So are the circumstances so volatile that men were taking it out on their women? Or was it, and I speculate, that women actually felt empowered in this moment, particularly because they themselves were so often the breadwinner in this new situation? And women had a lot more power in this particular circumstance in the gold rush when there was a kind of social inversion of these power relationships. And so women were taking their instances of domestic abuse to court, and this is where I found it all. There are endless court records of women taking their husbands or partners to court and getting a Nineteenth century version of a restraining order out against them. 

And so you can actually see it documented, and this is very often where women’s voices come out is in official records. You don’t often necessarily get diaries or letters saying that they have been abused, but in these court records they do come out. So it’s certainly extremely prevalent and there are historians who have been doing work on domestic abuse going back through the colonial period and you know that they have called domestic abuse a global pandemic.

Jess Hill: Yeah wow, well it’s interesting like when you look in the States for example, just around the Declaration of Independence, domestic violence was seen as a public order issue so it could be a disruption of the public peace if the husband was beating the wife, and they would be trialled on that basis. 

But with the Declaration of Independence and the whole new way of thinking that was born with that document, privacy became so much more important to the American identity, and so that way of trying domestic violence sort of went out of vogue and it really went underground again. 

It’s funny how you look back in history and you see these pockets where actually we were dealing better or more honestly with it in the late 19th century than in the 1950s. You know? History is not linear.

Clare Wright: Hey mentioning America there, I know that your book has been sold and it’s going to be coming out in the States and the UK and you might even have meant to have been there now, had there not been all these travel restrictions, you can tell us a bit about that. 

But I’m really interested to know, do you have to do much work for the book to translate it to these other international audiences? Are you going to be describing the Australian experience? Are you going to be updating it with American and UK statistics? How culturally relevant is this story? Or how universal is it? 

Jess Hill: So interestingly, a lot of it is universal. Or universal in the sense that there are major cultural differences in Pakistan obviously you have extended families who are involved in the coercive control process in a way that is more unusual than a Western context.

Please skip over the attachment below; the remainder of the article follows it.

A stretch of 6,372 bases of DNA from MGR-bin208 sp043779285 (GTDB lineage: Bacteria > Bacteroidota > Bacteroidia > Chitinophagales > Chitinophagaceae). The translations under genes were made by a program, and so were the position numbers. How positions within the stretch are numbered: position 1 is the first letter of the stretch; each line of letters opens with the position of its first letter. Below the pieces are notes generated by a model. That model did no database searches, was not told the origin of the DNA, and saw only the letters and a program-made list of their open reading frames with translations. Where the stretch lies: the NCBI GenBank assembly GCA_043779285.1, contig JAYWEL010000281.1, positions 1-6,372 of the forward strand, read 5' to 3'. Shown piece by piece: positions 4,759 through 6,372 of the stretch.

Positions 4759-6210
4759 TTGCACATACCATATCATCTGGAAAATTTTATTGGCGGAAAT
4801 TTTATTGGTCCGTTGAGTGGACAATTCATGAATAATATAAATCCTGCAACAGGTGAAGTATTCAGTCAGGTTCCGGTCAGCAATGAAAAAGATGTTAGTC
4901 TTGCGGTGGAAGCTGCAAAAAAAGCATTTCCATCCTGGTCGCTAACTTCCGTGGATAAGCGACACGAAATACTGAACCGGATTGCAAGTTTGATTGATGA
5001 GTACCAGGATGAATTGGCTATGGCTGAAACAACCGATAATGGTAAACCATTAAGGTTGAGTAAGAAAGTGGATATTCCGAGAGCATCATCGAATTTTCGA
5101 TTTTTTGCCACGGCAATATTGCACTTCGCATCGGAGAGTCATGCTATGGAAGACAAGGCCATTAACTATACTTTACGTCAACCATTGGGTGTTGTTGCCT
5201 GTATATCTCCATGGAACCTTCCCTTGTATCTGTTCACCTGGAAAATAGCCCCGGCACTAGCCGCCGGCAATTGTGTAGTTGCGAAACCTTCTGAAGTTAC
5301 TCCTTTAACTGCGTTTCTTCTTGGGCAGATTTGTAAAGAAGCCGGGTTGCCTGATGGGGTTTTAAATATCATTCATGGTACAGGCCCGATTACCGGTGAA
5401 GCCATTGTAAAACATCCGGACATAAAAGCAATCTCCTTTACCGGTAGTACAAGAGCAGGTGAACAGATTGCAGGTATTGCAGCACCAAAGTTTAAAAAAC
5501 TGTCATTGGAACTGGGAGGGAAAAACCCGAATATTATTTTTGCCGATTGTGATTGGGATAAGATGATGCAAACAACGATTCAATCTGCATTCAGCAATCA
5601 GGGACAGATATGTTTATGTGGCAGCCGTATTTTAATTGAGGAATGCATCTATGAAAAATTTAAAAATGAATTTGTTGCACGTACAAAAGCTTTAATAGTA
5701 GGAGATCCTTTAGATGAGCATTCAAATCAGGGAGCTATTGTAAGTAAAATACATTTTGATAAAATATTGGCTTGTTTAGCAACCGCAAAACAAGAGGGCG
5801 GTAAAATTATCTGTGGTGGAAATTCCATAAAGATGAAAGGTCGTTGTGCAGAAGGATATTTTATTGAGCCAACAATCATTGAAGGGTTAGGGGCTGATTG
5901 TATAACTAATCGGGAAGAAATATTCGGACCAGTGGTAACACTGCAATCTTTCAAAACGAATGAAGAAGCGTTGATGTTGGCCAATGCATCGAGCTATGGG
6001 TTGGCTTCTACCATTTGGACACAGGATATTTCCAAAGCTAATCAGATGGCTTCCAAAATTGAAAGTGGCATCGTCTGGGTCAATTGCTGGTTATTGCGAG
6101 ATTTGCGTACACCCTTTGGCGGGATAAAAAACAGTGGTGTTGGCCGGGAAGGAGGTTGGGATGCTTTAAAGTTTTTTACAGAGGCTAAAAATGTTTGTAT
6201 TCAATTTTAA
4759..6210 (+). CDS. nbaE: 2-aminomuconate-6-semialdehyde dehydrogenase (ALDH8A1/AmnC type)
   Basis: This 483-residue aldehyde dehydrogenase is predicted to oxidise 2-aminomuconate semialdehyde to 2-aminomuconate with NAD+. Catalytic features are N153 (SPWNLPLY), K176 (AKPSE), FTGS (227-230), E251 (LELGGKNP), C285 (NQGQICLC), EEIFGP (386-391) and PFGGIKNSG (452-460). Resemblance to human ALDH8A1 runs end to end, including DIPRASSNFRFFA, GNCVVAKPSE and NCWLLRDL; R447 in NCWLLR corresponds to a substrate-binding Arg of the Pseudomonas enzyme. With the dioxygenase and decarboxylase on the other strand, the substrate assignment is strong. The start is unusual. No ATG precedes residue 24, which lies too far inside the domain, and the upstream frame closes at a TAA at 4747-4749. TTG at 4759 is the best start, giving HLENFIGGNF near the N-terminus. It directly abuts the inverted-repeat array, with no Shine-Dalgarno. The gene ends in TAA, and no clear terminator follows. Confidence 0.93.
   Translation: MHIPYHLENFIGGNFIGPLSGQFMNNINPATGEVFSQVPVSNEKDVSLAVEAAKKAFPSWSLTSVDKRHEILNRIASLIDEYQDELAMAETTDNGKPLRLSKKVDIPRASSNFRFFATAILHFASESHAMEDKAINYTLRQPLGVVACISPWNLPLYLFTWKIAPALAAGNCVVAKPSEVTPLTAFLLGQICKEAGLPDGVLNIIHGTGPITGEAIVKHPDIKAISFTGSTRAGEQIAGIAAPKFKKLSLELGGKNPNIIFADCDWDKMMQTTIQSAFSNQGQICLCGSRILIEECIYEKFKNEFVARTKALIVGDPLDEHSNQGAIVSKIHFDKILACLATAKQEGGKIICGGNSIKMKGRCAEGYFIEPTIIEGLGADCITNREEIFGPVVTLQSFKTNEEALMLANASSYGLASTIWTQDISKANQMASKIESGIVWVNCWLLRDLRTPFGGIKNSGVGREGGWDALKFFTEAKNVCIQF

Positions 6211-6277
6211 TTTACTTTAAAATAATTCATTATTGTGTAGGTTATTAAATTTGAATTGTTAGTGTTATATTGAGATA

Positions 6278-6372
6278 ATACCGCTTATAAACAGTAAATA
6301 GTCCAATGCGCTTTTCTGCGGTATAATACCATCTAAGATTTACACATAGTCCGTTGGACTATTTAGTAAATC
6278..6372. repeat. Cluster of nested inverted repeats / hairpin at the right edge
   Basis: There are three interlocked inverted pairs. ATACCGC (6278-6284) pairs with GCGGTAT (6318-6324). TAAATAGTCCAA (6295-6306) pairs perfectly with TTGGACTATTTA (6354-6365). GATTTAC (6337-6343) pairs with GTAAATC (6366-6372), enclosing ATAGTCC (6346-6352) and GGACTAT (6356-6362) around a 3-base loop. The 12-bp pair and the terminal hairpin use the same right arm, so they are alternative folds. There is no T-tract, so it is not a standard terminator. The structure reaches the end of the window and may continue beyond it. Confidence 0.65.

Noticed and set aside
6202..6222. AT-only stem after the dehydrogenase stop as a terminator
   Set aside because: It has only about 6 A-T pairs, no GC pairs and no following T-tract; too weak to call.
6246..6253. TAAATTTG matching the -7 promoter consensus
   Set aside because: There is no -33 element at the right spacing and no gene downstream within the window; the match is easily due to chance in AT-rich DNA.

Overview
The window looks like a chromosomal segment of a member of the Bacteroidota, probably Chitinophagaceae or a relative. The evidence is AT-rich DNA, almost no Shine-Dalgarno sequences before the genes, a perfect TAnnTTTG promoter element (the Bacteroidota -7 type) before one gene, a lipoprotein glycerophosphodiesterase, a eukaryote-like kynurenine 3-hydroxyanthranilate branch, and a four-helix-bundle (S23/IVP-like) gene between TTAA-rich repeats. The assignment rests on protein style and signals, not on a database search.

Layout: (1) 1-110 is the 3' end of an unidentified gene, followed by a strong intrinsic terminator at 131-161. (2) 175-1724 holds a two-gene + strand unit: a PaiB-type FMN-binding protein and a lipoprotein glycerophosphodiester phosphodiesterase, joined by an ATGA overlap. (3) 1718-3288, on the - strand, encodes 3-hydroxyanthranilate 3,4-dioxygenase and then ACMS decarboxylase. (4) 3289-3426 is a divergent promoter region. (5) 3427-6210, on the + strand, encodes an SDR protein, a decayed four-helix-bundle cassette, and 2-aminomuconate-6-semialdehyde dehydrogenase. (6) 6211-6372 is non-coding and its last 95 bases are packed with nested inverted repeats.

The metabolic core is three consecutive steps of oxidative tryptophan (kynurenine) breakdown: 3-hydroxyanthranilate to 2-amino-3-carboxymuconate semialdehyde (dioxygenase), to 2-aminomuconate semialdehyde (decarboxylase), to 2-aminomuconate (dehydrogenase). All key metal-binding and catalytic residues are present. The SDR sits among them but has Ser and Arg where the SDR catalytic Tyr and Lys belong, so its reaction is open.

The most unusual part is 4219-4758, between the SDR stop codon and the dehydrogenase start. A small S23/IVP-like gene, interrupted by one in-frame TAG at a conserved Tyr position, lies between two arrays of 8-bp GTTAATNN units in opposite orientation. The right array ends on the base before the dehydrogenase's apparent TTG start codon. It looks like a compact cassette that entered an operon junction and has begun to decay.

But essentially the framework of coercive control is universal, that’s the whole point of it. But so in terms of publishing to Western audiences, I found actually it to have been largely applicable, but the statistics are different. So I have for the US edition done a god lot of work revising the book, there’s almost a change to every page. 

And I also because the First nations chapter for me is such a cornerstone for the book. And the American publishers were like, ‘I don’t think our audience is going to want to read about Aboriginal Australia, that’s not really important to our audience.’ And I was like well what if I do a comparison between First Nations in Australia and in North America and the whole colonisation process and Indigenous culture pre-contact? So I did that, that took months. But I really did not want to lose that chapter so it was worth doing. 

So yeah there was a lot of work, I’m just updating the UK version. Again, they want all the statistics pretty much replaced. Or just non Australian, so it’s not so parochial. And there is a lot of work, and I wish I didn’t have to do it sometimes. But at the same time so eager for it to speak directly to those audiences and to not just feel like an import, that I don’t mind. You know as long as people will pick it up and they’re like ‘this relates back to my environment’, then it’s all worth it. 

Clare Wright: Hey Jess, I’m aware that these are supposed to be short, sharp conversations and we could talk like this for hours but we’re going to have to start wrapping it up. But I am interested if you know something that all feminists experience is pushback or backlash or however you want to describe that phenomenon where you know it’s described as one step forward two steps back. 

I’m interested to know how much you have received particularly since the book has shot to prominence? And do you feel that you are getting flack? And where might it be coming from? And how do you cope with that?

Jess Hill: So the only times that I’ve gotten flack to the point where it felt dangerous and intimidating is when I have spoken on commercial television about family court. So I appeared on the Project a couple of times, but one time in particular they posted something on their Facebook about Family Law, and the comments were so atrocious that they have to take it down. And my family were, you know, legitimately afraid for me, not just because it’s guys having a go but because the history of men’s rights activism around the family court has been violent. You know that it’s the only Court that’s been bombed. In the 80s there were assassinations of judge’s and judge’s wives. It’s the only part of the book that makes me fearful, to speak out about. But I continue to speak out about it because it must be spoken about and not enough people do, for those reasons I think.